Voice is one of my least favorite debates. To be irrational about it, the discussion dredges up a bad writing memory for me. When I was in high school, several of my
teachers banded together and paid my way to a writer's conference because they believed that much in my talent. The first session I went to was about voice. After a rather lofty conversation in which the terms were never explained, the facilitator spun around and jabbed his finger at my face. "I hope you think about how the voice will affect your entire work before you sit down to write." This roomful of adults,
many of them professional writers, stared, so I decided it was a question. I shrugged and said, "I just let the story come out naturally, in the same voice it came to me." "Wrong!" he bellowed, jabbing his finger at my face some more. "Wrong. All WRONG. You don't know what you're doing." So I quit writing. That's right. I let a pompous college professor (and probably failed writer) destroy my ability to write for years. (There were plenty of other pressures
on me to give it up, but his words were the tipping point.) Some way to thank those teachers for spending their hard-earned money on me, wasn't it? But that experience left me paralysed. Any time a story would come to me, I'd want to write it down, but then I remembered that I was supposed to debate voice and have a solid, defensible reason for that choice before I wrote word one.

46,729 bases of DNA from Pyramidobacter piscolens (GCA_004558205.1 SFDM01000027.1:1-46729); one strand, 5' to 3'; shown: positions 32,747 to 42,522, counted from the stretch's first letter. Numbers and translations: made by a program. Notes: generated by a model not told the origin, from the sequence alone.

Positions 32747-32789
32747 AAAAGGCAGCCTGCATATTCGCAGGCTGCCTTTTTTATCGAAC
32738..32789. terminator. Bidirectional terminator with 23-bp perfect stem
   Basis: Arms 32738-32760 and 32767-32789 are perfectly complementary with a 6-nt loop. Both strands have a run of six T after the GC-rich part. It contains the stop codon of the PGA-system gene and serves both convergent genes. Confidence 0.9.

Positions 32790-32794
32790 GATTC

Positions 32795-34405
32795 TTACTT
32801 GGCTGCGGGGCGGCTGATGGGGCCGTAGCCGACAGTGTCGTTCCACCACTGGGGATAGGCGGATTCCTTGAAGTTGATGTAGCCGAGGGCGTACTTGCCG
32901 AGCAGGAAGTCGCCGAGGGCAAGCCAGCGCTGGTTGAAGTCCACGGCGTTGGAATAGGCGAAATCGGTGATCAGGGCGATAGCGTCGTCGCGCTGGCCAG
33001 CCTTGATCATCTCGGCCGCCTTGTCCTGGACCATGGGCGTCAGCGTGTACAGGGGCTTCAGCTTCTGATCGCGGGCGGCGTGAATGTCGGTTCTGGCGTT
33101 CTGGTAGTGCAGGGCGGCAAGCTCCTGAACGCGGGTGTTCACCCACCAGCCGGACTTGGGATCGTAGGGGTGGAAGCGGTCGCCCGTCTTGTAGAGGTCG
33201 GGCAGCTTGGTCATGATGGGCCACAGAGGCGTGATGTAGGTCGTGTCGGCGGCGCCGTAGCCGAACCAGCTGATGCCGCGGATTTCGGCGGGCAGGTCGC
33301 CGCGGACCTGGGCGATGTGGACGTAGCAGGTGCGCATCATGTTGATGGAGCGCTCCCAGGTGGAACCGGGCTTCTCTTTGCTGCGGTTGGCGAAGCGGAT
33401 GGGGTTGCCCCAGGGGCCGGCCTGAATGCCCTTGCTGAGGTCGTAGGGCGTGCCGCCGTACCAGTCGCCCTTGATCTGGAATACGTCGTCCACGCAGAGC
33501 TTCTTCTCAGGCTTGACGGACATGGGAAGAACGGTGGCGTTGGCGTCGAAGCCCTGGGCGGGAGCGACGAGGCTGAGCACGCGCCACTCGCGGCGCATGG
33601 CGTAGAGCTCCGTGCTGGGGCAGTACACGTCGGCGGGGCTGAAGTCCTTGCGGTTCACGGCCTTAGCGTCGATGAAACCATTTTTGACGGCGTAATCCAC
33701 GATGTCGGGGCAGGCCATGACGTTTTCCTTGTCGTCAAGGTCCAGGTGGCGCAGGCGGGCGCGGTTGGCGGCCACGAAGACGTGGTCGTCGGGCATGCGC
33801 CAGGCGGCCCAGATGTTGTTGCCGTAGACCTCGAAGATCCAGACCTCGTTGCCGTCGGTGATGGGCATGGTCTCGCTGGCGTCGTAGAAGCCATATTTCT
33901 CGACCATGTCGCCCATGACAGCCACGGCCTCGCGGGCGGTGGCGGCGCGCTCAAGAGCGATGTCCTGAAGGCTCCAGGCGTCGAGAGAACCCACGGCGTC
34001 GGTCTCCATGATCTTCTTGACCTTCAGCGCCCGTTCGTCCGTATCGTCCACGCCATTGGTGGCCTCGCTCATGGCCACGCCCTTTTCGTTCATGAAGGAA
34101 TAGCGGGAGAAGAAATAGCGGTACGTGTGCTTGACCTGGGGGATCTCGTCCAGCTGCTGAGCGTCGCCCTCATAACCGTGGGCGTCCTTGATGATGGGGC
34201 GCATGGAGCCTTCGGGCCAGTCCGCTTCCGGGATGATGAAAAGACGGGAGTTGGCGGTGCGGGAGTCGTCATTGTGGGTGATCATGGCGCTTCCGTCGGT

So now when people talk about voice, I often picture that professor screeching about it, and I simply can't join the conversation. I can read it, I can listen, but I won't, or can't, defend my position.

Now that I've overcome that little mental block (and a few bigger ones)I still don't think too much about 1st or 3rd. I let the story roll out the way it comes to me. I have rewritten a story and changed it from 1st to 3rd, but I've never been happy with the result. I suppose there are writers who sit down and think about which voice to use and how it affects the story before they write. That's a good thing to be aware
of. 1st is intimate. 3rd is more objective. But despite what Professor Jabby-Fingers
said, I don't think it has to be a momentous event. The decision can be made as the story is rolling out and it naturally fits into a certain voice.

As a reader, I'd never let the voice the author chose sway my opinion of the story. I'd never, as one person said, "Chuck that book against a wall and go get something that's well written." (I suppose she thinks Huckleberry Finn and Moby Dick aren't well written.) Every voice exists for a reason. There's a right one for a story. I can't see making a blanket decision that all 1st Person sucks and refusing to ever read a story written in that voice. Then again, I have to consider the source of that statement. *bites tongue*

1 comment:

Amanda said...

yeah, isn't it weird how strong people's opinions are on what one is supposed to do. i hate that. like you i let the story and the characters determine voice. sometimes if a story isn't working in one type of narrative, i'll choose another. no biggie.